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PHOTO ESSAY

The beautiful packages of pot

Maggie Shannon for Quartz
It's what's on the outside that counts.
Published This article is more than 2 years old.

It turns out that the oldest dealer cliche, that weed sells itself, comes with an asterisk: In fact, illegal pot sells itself. Once high-quality product can be grown openly, at minimal risk, marijuana becomes just another crop vulnerable to the same marketing trap as breakfast cereal, with every company trying to put its own branding on a roughly similar commodity.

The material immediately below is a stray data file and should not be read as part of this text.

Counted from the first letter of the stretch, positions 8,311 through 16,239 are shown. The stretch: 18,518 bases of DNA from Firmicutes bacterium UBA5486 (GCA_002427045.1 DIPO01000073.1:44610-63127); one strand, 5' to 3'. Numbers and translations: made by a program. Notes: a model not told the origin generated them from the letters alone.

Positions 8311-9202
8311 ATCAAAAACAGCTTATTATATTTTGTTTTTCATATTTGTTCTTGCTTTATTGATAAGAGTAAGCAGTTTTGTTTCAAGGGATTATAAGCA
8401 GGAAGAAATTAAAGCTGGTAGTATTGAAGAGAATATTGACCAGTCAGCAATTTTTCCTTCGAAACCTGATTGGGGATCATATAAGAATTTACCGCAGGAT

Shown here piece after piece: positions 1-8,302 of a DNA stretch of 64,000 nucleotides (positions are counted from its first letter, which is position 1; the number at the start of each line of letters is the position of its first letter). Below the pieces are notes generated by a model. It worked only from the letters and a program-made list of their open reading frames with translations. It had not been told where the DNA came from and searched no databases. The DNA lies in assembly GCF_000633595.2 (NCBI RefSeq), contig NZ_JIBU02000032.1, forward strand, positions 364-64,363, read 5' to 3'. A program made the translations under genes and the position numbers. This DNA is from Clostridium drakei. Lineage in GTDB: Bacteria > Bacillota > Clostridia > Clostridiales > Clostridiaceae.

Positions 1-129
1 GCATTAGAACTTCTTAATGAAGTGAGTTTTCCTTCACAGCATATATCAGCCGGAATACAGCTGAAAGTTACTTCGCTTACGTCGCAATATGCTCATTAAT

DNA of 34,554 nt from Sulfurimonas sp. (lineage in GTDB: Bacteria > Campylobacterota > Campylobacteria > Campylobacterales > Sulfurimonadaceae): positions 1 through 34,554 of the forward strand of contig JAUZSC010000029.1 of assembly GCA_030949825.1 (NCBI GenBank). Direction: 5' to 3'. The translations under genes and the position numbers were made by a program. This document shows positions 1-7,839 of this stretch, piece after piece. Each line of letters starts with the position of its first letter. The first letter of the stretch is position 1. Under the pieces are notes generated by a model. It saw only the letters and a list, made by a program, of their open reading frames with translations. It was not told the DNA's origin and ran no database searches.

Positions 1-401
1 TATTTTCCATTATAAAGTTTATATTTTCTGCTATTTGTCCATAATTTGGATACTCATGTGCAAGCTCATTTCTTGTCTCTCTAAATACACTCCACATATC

The market has begun to segment into brands, each with its own demographic targetโ€”professional women, perhaps, or retiring baby boomers who are looking for relief from the indignities of aging. Regulations, meanwhile, prohibit cannabis companies from using traditional advertising avenues such as television commercials or billboard advertising. So the biggest chance products have for standing out is in the store itself, a mission that has resulted in some of the most stand-out packaging in retail.


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